What's new

Bolivian ram aggression at feeding time

Gypsum

Fish Fanatic
Joined
Sep 30, 2019
Messages
61
Reaction score
7
Location
Glasgow
First time fish and cichlid keeper here... This is a learning curve.

I have two Bolivian rams in a 125L tank, along with some tetras, corys, otos, cherry barbs, and a raphael catfish. One of the rams is definitely a male, and when I got the other a few weeks later, I intended to buy a female but there's a fair chance that the fish shop incorrectly sexed it, and it's also a male. It's smaller and younger than the first ram.

I've been having difficulty feeding the small one, and I'm concerned I'm underfeeding it. First of all, the big one chases it to the back of the tank at feeding time, and it cowers back there, not coming forward to beg with the other fish. Secondly, it ignores sinking pellets when you drop them on top of it. With the corys and the raphael, nothing stays on the bottom of the tank for very long, so it has no opportunity to find pellets later. The only food it goes for when you drop it are frozen larvae. If you target feed it bloodworms, it eats them (and everything else in the tank also goes nuts).

Its behaviour has noticeably changed in the six or so weeks I've had it -- when I first aquired the fish, it would eat sinking pellets without any trouble, and would catch them before the corys did. Now it doesn't. It hasn't grown a lot, and its underside is slightly concave. Often, it sits lethargically at the back of the tank, although as I write this today, it's being a little more active. The big ram is nosey and curious and races in for food at feeding time.

Myself and my partner are discussing options, but we really don't know what's best: setting up a small quarantine-style tank and putting the small ram in there, although running two tanks long-term isn't something we really want to do at this second; rehoming the fish, either with the LFS I bought it from, or anyone who would take it on; or continuing to feed it bloodworms and hope it improves.

What do the experts think?
 

Byron

Member
Joined
Feb 25, 2009
Messages
10,988
Reaction score
1,626
Location
CA
You need to separate the two rams now. If you do not, the smaller will slowly die. There is no other option.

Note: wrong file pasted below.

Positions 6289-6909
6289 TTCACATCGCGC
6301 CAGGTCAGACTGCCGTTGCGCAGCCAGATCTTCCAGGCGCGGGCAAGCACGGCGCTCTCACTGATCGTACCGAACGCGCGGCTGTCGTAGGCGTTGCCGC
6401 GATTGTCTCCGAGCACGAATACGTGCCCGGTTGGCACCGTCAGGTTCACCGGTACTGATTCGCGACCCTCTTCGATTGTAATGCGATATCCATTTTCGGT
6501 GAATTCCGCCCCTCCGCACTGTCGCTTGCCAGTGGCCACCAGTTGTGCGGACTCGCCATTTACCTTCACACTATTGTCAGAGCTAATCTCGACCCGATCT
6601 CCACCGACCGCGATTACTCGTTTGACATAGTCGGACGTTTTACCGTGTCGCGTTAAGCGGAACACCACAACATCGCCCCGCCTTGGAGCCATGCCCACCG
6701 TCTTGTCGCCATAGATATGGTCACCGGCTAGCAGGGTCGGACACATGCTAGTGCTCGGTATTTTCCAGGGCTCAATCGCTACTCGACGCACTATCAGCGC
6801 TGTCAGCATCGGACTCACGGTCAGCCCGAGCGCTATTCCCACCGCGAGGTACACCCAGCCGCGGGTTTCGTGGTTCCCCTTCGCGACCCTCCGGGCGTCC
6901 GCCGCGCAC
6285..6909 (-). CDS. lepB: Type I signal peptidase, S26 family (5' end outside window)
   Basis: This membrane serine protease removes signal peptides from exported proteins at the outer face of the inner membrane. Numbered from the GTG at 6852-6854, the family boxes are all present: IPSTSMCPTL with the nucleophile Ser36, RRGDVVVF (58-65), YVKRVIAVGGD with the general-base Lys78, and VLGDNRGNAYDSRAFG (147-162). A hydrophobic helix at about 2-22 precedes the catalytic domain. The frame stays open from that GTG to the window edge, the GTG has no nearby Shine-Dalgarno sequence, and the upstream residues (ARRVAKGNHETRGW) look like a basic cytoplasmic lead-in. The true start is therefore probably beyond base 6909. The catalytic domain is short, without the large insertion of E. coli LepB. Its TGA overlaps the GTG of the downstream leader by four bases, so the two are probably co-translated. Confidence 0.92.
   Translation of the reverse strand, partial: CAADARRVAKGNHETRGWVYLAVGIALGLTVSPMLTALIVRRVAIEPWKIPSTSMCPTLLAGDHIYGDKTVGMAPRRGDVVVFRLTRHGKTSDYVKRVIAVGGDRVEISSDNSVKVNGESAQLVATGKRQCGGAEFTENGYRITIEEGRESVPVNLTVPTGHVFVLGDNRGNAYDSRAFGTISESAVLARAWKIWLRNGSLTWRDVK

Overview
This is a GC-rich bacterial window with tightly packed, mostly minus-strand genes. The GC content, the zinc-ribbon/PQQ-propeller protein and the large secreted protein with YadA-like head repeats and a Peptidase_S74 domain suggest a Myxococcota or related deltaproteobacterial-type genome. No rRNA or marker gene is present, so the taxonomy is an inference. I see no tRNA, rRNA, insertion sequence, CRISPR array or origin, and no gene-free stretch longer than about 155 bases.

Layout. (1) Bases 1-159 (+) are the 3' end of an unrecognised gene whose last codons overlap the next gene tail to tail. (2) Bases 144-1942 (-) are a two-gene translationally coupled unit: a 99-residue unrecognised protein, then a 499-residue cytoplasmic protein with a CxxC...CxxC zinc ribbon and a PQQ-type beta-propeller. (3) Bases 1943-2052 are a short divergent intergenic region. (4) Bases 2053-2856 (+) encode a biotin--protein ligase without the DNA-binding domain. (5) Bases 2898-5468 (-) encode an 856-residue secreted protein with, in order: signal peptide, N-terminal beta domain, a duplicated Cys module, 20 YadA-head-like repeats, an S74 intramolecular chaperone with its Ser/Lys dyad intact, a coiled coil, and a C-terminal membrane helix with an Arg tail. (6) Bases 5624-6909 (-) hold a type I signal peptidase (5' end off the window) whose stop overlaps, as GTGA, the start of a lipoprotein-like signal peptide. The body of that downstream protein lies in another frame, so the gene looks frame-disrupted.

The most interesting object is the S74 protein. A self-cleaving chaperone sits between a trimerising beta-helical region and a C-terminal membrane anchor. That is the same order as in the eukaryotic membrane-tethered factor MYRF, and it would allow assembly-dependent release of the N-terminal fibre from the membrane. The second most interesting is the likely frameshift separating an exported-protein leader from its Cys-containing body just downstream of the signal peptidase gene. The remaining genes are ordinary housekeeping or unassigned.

Bolivian rams are solitary fish, according to observations made in their natural habitat. A male will establish his territory, and in most aquariums this will be the entire tank. I had a male in a 5-foot 115g tank, and he owned that tank, no question, and made it obvious to all the cories and tetras so this is not just species-related. Introducing a second ram like you did (I made the same mistake several years ago before I understood this) has angered the existing male, who now sees the second ram, whether male or female, as an invader of his space. Pushing and shoving is the beginning; you will wake up to a dead ram before long.

Rams must select their mates and bond. I would stay with the one male, he will be happier, and have (barring other issues) a normal life expectancy. Four to five years is the norm, my male lived into his ninth year.
 
OP
G

Gypsum

Fish Fanatic
Joined
Sep 30, 2019
Messages
61
Reaction score
7
Location
Glasgow
Thanks for the advice. Looking into rehoming him, although he seems perkier today and the other one isn't hassling him as much.

There's so much contradictory information on the web regarding the best way to keep Bolivian rams and all of it is anecdotal. Should you keep one or two or six? It's really hard to figure out the ideal set-up.
 

Byron

Member
Joined
Feb 25, 2009
Messages
10,988
Reaction score
1,626
Location
CA
Thanks for the advice. Looking into rehoming him, although he seems perkier today and the other one isn't hassling him as much.

There's so much contradictory information on the web regarding the best way to keep Bolivian rams and all of it is anecdotal. Should you keep one or two or six? It's really hard to figure out the ideal set-up.
Experience is helpful, but knowing the scientific facts even more-so, and that is my aim.